City of Plano History

Plano Today

Plano, Texas, is the largest city in Collin County with a population of more than 270,000. Located just 20 miles north of Dallas, Plano offers a dynamic community with excellent nationally recognized schools, 4,000 acres of parks, excellence in public safety, vibrant arts scene, historic downtown, entertainment districts, diverse cultural offerings, popular retail and thriving economy.  Impressed by the meticulous planning and development of Plano, several multinational corporations and Fortune 500 companies such as: HP, Frito-Lay, Dr Pepper/Snapple, Capital One, Ericsson, Toyota, JC Penney choose to call Plano home.  Easy access to major highways, light rail, DART, DFW Airport and 3 regional airports makes Plano a sought after destination to work, play, live and visit.


How did it Begin?

Before settlement, the area was Blackland Prairie covered horizon to horizon by tall grasses, wildflowers and grazing herds of bison. In the 1840s, the first settlers came to Plano to take advantage of land grants. Plano remained a small rural farming community throughout most of its early history. The arrival of the Houston and Texas Central Railway in 1872 linked the town to Dallas and Houston and new markets. Subsistence farming transitioned to large cotton farms and cattle ranches. 

By 1874 the population numbered over 500. Plano was the first depot by rail entering Collin County by the south. The city was incorporated in June, 1873, and the town's first official mayor was C.J.E. Kellner. Fires in the business district destroyed the original buildings that were constructed with the coming of the railroad; the oldest structure in the district was the only building to survive the fire of 1881 in which 51 places of business were destroyed--the entire business district. Plano's determined businessmen would not be beaten, however, and after a short time of "business as usual," the reconstruction period began. Old burned and wooden structures were replaced with modern brick buildings and a new look of prosperity took place. Buildings and business flourished in the 1880's. Almost anything would be bought or traded in Plano.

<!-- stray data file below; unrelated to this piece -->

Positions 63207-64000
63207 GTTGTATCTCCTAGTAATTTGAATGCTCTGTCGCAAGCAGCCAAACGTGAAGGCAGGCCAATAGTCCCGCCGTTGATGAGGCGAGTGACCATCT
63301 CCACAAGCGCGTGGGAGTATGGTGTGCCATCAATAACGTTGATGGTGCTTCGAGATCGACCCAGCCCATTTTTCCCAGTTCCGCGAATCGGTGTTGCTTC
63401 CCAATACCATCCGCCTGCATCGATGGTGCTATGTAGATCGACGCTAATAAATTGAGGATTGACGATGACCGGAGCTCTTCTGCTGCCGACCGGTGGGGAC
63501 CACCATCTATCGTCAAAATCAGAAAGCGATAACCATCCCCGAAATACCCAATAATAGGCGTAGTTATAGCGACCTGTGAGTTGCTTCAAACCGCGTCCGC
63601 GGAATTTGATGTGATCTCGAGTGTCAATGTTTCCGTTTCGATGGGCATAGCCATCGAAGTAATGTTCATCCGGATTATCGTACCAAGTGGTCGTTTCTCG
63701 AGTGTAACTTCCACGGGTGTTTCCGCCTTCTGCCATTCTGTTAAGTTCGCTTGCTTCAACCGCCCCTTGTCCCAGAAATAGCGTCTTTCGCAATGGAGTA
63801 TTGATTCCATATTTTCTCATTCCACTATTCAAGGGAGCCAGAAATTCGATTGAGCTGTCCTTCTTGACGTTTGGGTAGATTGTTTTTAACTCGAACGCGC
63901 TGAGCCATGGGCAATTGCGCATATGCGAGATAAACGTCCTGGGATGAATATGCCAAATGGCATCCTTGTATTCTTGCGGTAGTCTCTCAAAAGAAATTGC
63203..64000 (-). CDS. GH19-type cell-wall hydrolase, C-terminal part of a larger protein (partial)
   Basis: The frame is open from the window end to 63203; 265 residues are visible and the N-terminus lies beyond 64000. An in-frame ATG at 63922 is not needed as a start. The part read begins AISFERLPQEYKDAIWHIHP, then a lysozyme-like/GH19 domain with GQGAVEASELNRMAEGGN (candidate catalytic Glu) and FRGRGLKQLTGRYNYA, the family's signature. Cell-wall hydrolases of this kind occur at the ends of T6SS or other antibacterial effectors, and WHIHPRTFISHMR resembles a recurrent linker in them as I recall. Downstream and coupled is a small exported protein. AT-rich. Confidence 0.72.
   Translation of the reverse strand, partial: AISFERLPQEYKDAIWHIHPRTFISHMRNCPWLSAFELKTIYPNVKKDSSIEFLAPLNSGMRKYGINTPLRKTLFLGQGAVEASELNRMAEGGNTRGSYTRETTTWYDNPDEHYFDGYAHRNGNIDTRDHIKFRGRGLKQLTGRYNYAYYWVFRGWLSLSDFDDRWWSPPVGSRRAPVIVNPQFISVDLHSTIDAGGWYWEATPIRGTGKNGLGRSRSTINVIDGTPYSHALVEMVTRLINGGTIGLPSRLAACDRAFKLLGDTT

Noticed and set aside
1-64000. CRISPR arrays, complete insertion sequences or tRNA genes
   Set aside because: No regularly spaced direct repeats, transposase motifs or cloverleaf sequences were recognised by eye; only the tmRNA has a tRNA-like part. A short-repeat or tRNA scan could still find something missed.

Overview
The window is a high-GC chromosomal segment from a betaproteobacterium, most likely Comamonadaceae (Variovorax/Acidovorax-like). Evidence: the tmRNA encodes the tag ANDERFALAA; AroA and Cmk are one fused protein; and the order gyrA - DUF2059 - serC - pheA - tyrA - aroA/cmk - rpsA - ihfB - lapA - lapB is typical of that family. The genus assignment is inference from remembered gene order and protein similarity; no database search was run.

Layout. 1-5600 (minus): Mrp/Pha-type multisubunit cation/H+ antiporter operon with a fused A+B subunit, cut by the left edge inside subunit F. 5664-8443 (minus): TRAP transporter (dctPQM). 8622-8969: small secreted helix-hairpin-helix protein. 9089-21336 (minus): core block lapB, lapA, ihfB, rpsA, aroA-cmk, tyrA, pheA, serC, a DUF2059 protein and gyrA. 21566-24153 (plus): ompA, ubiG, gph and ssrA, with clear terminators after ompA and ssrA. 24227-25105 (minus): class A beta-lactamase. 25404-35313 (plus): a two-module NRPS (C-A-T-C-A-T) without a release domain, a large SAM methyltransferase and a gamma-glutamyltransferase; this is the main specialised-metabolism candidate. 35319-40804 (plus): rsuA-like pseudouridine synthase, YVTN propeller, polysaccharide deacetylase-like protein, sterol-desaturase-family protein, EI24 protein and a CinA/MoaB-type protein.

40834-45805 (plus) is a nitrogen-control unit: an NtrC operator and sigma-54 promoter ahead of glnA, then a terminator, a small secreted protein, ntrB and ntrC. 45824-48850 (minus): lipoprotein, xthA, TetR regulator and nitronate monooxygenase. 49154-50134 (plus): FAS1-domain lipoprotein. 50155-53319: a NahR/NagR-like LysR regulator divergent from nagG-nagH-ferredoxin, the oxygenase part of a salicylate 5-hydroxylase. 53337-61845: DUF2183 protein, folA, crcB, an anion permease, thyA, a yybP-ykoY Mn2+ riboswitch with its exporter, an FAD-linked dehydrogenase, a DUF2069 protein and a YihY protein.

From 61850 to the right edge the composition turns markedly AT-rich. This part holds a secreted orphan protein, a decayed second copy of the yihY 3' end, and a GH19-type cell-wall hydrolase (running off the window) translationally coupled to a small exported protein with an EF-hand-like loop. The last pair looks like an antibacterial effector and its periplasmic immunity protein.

Throughout much of this century Plano relied on surrounding farms and ranches for its livelihood. By the 1960s, the growth of both Dallas to the south and the success of several large high-technology firms began to make their influence felt on the  local economy and city planners began making preparations for the growth they believed was inevitable. When the U.S. population began its historic shift in the 1970s, Plano welcomed newcomers with open arms and this resulted in Plano being one of the fastest-growing cities in Texas and the U.S.

Impressed by the meticulous planning and development of the city and the positive attitude of the local business community, many professionals and executives began moving to the city.  Today Plano looks and is much changed from the city of just a generation ago, but the growth of the city and the nature of its spirit can be traced back to those first settlers who came to the area 150 years ago.

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